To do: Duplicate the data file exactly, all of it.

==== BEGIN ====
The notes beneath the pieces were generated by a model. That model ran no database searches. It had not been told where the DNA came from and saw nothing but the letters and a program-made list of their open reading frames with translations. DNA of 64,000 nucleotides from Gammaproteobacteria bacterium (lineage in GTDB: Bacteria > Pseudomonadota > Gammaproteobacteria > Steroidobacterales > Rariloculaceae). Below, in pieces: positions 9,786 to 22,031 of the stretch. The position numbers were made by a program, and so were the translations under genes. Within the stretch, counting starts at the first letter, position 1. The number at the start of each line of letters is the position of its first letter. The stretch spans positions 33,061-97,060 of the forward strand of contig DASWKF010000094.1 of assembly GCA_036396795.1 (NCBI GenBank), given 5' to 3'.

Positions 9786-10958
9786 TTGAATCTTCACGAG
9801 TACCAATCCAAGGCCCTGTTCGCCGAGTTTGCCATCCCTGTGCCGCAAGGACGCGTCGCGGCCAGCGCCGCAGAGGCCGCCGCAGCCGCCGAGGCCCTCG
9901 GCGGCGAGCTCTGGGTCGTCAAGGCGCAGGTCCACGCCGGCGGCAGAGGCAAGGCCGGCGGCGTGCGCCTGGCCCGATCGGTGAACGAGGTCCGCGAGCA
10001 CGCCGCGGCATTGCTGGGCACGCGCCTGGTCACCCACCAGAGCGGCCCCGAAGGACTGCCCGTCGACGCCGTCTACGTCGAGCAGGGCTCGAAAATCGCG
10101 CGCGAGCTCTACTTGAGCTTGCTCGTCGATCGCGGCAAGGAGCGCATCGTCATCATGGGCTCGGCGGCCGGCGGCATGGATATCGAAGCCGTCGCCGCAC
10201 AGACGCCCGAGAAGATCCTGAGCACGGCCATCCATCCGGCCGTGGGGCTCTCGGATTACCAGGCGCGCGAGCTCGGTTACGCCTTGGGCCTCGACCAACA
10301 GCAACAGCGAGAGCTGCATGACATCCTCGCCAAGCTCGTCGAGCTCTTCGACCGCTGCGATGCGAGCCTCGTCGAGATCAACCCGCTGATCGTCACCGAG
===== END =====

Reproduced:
The notes beneath the pieces were generated by a model. That model ran no database searches. It had not been told where the DNA came from and saw nothing but the letters and a program-made list of their open reading frames with translations. DNA of 64,000 nucleotides from Gammaproteobacteria bacterium (lineage in GTDB: Bacteria > Pseudomonadota > Gammaproteobacteria > Steroidobacterales > Rariloculaceae). Below, in pieces: positions 9,786 to 22,031 of the stretch. The position numbers were made by a program, and so were the translations under genes. Within the stretch, counting starts at the first letter, position 1. The number at the start of each line of letters is the position of its first letter. The stretch spans positions 33,061-97,060 of the forward strand of contig DASWKF010000094.1 of assembly GCA_036396795.1 (NCBI GenBank), given 5' to 3'.

Positions 9786-10958
9786 TTGAATCTTCACGAG
9801 TACCAATCCAAGGCCCTGTTCGCCGAGTTTGCCATCCCTGTGCCGCAAGGACGCGTCGCGGCCAGCGCCGCAGAGGCCGCCGCAGCCGCCGAGGCCCTCG
9901 GCGGCGAGCTCTGGGTCGTCAAGGCGCAGGTCCACGCCGGCGGCAGAGGCAAGGCCGGCGGCGTGCGCCTGGCCCGATCGGTGAACGAGGTCCGCGAGCA
10001 CGCCGCGGCATTGCTGGGCACGCGCCTGGTCACCCACCAGAGCGGCCCCGAAGGACTGCCCGTCGACGCCGTCTACGTCGAGCAGGGCTCGAAAATCGCG
10101 CGCGAGCTCTACTTGAGCTTGCTCGTCGATCGCGGCAAGGAGCGCATCGTCATCATGGGCTCGGCGGCCGGCGGCATGGATATCGAAGCCGTCGCCGCAC
10201 AGACGCCCGAGAAGATCCTGAGCACGGCCATCCATCCGGCCGTGGGGCTCTCGGATTACCAGGCGCGCGAGCTCGGTTACGCCTTGGGCCTCGACCAACA
10301 GCAACAGCGAGAGCTGCATGACATCCTCGCCAAGCTCGTCGAGCTCTTCGACCGCTGCGATGCGAGCCTCGTCGAGATCAACCCGCTGATCGTCACCGAG